Arnika Fuhrmann, the author of Ghostly Desires: Queer Sexuality and Vernacular Buddhism in Contemporary Thai Cinema, is concerned with “the social positionality of minoritized persons” (p. 17) and writes against a Buddhist-inspired pathologization of minoritarian sexuality, desire, and queer personhood in contemporary Thailand. This pathologization is rooted in a general devaluation of sexuality and desire in Theravada Buddhism that Fuhrmann labels as “Buddhist-informed negativity” (p. 2). Since “Thai modernity was never conceptualized solely as a secular modernity but always remained also a Buddhist modernity” (p. 5), Buddhist-informed negativity becomes the cultural background for a commonsensical understanding “of homosexuality and transgender positions as diminished personhood [that] evokes vernacular notions of karmically determined inferiority (p. 139)” in contemporary Thailand.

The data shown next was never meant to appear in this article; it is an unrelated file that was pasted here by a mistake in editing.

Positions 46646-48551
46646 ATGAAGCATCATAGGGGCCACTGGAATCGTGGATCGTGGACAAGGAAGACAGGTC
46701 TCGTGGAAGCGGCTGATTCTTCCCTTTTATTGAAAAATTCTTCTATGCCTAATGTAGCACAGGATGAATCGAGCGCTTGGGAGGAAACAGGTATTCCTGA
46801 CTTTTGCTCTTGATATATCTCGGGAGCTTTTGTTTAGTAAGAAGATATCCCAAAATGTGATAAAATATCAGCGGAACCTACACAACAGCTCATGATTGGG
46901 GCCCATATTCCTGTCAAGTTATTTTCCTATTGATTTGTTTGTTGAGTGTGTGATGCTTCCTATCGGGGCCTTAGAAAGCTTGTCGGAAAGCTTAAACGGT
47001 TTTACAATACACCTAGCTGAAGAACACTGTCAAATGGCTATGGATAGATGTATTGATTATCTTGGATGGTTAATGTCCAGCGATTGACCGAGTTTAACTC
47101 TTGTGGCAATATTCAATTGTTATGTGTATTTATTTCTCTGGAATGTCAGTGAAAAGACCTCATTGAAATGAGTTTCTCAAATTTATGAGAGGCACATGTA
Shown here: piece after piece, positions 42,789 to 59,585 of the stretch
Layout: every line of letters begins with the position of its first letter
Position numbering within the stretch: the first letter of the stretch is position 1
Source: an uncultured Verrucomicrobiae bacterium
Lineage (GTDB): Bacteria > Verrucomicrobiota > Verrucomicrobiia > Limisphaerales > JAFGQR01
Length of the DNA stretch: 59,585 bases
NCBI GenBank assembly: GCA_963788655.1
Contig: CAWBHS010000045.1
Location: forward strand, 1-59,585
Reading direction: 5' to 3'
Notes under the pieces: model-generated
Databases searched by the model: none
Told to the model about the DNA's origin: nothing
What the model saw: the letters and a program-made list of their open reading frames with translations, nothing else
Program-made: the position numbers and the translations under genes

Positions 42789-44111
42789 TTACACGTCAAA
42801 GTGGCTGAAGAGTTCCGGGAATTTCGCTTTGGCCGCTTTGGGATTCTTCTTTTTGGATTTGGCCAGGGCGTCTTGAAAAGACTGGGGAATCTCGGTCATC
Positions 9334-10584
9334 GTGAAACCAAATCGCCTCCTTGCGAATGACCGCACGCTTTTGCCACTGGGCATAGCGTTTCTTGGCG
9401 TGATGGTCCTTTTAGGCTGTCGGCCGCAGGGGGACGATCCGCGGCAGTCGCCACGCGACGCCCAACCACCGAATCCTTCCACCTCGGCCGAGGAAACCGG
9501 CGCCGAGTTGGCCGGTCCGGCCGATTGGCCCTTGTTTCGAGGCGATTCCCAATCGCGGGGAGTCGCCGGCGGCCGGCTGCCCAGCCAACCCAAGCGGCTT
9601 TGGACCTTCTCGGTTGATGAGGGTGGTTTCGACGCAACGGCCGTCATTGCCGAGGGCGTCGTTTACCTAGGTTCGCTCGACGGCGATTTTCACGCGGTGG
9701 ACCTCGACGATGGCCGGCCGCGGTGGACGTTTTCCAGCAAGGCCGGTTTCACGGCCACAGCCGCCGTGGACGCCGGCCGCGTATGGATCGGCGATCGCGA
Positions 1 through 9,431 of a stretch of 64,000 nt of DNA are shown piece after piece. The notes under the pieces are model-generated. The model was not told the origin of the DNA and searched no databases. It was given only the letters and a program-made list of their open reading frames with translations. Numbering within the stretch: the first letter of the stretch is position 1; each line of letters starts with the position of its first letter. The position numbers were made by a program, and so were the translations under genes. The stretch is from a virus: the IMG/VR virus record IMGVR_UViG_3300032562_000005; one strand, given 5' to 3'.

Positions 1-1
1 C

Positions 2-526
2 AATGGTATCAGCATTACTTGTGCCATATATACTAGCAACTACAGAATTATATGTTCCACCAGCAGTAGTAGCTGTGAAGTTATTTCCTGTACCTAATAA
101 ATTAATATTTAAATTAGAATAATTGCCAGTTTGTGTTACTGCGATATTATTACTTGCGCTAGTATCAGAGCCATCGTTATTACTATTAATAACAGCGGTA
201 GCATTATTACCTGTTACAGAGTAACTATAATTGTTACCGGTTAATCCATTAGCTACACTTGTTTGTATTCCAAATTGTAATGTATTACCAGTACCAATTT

This brilliant book has much to contribute to our understanding of Thailand's contemporary sociocultural configuration beyond the confines of critical film theory and queer advocacy. Fuhrmann's transdisciplinary approach is a perfect example...

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